County supervisors: Gordon avoids runoff with majority of vote

District 3 supervisorial incumbent Richard Gordon won a majority of votes in Tuesday’s election, fending off two opponents and eliminating the possibility of a runoff in the fall.

With 51.7 percent, Gordon, 57, beat two challengers in District 3: Redwood City resident and Libertarian John “Jack” Hickey, 72, a Sequoia Healthcare District board member, and biologist Jo Chamberlain, a 56-year-old Half Moon Bay resident affiliated with the Green Party. Chamberlain garnered 24.6 percent while Hickey had 23.6 percent.

Hickey is still holding out for the possibility of a runoff. If the official election results show Gordon leading by less than 3 percent, Hickey said he plans to challenge the results.

Gordon was thankful he would not have to face a runoff, which he said would have taken time away from important issues like health care, coastal protection, housing and transportation.

The recent and prolonged closure of Highway 1 near Devil’s Slide — part of Gordon’s district — did not appear to harm his candidacy. “I want to reassure folks who live on the coast that I am doing everything possible to make sure the construction moves rapidly,” Gordon said.

While Gordon raised more than $64,000 and spent nearly $20,000 on his campaign, Hickey raised $1,100 total and spent $650, and Jo Chamberlain raised $6,500, spending a little more than $4,000.

Gordon’s fellow supervisor, District 2 representative Jerry Hill, raised approximately $120,000 in campaign funds before discovering he would be running unopposed in Tuesday’s election.

Gordon was first elected to a partial term on the San Mateo County Board of Supervisors in April of 1997. He has since won three contested races, including Tuesday’s, although term limits will force him out of office in 2010.

bwinegarner@examiner.comBay Area NewsGovernment & PoliticsLocalPolitics

If you find our journalism valuable and relevant, please consider joining our Examiner membership program.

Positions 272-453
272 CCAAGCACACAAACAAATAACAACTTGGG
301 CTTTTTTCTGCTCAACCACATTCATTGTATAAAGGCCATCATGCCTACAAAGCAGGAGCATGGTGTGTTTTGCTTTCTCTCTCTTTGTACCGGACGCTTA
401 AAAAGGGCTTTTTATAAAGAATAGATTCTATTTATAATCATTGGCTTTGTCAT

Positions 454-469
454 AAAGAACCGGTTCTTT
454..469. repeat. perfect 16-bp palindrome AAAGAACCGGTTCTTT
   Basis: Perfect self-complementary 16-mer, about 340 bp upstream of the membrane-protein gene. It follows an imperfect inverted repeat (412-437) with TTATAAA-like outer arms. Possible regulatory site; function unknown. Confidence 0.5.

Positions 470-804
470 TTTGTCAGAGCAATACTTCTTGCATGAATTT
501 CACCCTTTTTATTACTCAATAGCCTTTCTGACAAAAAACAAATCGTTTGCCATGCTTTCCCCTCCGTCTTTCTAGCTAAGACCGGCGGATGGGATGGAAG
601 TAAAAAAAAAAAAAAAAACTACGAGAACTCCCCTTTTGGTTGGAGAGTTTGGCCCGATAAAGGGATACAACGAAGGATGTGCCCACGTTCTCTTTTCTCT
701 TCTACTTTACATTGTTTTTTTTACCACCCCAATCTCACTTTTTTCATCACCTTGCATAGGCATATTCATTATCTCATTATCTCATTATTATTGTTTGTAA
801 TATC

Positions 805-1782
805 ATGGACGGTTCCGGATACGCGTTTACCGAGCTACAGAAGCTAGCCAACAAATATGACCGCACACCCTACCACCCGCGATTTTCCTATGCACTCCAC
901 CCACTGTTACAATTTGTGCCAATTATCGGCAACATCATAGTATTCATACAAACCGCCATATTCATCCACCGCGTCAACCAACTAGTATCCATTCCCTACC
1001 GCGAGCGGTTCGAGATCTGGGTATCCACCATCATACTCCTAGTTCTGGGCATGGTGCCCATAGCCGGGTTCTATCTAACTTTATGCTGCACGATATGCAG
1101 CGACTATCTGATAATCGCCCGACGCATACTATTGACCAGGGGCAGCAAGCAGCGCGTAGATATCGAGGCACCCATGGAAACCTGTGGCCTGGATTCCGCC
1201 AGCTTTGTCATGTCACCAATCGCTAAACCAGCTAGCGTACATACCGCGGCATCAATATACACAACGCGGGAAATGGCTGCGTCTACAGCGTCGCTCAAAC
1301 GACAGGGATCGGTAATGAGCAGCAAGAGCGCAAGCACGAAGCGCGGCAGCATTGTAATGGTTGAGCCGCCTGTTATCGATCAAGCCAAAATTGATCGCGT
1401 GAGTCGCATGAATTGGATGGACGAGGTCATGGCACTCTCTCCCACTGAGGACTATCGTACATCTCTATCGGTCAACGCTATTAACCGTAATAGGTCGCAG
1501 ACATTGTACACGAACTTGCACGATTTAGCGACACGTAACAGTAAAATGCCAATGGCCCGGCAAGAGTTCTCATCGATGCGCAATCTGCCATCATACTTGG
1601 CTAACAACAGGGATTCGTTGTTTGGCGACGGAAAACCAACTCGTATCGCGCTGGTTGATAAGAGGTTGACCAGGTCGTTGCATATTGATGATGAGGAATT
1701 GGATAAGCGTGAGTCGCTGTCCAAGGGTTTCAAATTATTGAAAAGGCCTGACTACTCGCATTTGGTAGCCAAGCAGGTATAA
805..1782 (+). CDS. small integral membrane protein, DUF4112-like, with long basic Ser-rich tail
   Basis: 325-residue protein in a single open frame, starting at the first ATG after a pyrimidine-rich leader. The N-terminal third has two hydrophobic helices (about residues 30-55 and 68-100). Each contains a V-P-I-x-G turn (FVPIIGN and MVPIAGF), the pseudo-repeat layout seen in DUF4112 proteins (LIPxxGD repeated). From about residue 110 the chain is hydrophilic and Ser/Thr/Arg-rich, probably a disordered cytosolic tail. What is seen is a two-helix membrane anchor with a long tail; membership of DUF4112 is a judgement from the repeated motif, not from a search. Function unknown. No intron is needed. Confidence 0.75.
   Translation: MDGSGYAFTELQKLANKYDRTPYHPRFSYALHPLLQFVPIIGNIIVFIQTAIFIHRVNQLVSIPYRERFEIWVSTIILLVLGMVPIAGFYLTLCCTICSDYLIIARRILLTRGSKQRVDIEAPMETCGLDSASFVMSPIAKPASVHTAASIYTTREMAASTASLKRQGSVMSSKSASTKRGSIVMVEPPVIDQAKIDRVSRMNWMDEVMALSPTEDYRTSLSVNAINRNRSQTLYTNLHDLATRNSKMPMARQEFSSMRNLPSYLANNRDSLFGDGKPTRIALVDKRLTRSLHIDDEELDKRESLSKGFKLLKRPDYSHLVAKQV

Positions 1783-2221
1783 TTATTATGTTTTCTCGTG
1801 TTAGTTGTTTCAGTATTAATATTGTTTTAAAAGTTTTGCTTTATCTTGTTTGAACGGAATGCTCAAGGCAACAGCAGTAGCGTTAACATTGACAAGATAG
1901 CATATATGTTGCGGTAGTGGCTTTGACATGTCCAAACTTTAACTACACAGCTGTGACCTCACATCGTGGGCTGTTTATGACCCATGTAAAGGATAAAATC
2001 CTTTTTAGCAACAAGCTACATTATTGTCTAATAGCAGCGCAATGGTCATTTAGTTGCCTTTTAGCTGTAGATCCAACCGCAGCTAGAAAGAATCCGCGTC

Find out more at www.sfexaminer.com/join/

Just Posted

Lakeshore Elementary School was closed in March shortly before SFUSD closed all schools due to coronavirus concerns. The district is now working to prepare all elementary schools to reopen by mid-January.<ins> (Kevin N. Hume/S.F. Examiner)</ins>
School district preparing buildings for hybrid learning

SFUSD plans to use 72 elementary schools and 12 early education sites for first phase of reopening

There have been at least 142 confirmed cases of COVID-19 among workers at San Francisco International Airport. <ins>(Kevin N. Hume/S.F. Examiner)</ins>
Supes back SFO worker healthcare legislation despite airline, business opposition

Costs of ‘Health Airport Ordinance’ in dispute, with estimates ranging from $8.4 M to $163 M annually

Thankfully, playgrounds that were closed due to the pandemic during the summer have reopened.<ins> (Kevin N. Hume/S.F. Examiner)</ins>
The perils of parenting, COVID-style

At long last, it’s OK to take your little one out to play

Ten candidates are running for a seat on the Board of Trustees of the San Francisco Community College District.. (Courtesy photos)
Strong leadership needed as City College faces multiple crises

Ten candidates vying for four seats on CCSF board

City officials closed San Francisco County Jail No. 4 on the top floor of the Hall of Justice at 850 Bryant St. in September, reducing the number of beds in the jail system by about 400. 
Kevin N. Hume/
S.F. Examiner
SF jail closure prompts doctor to call for release of more inmates

Reduced space increases risk of COVID-19 spreading among those in custody

Most Read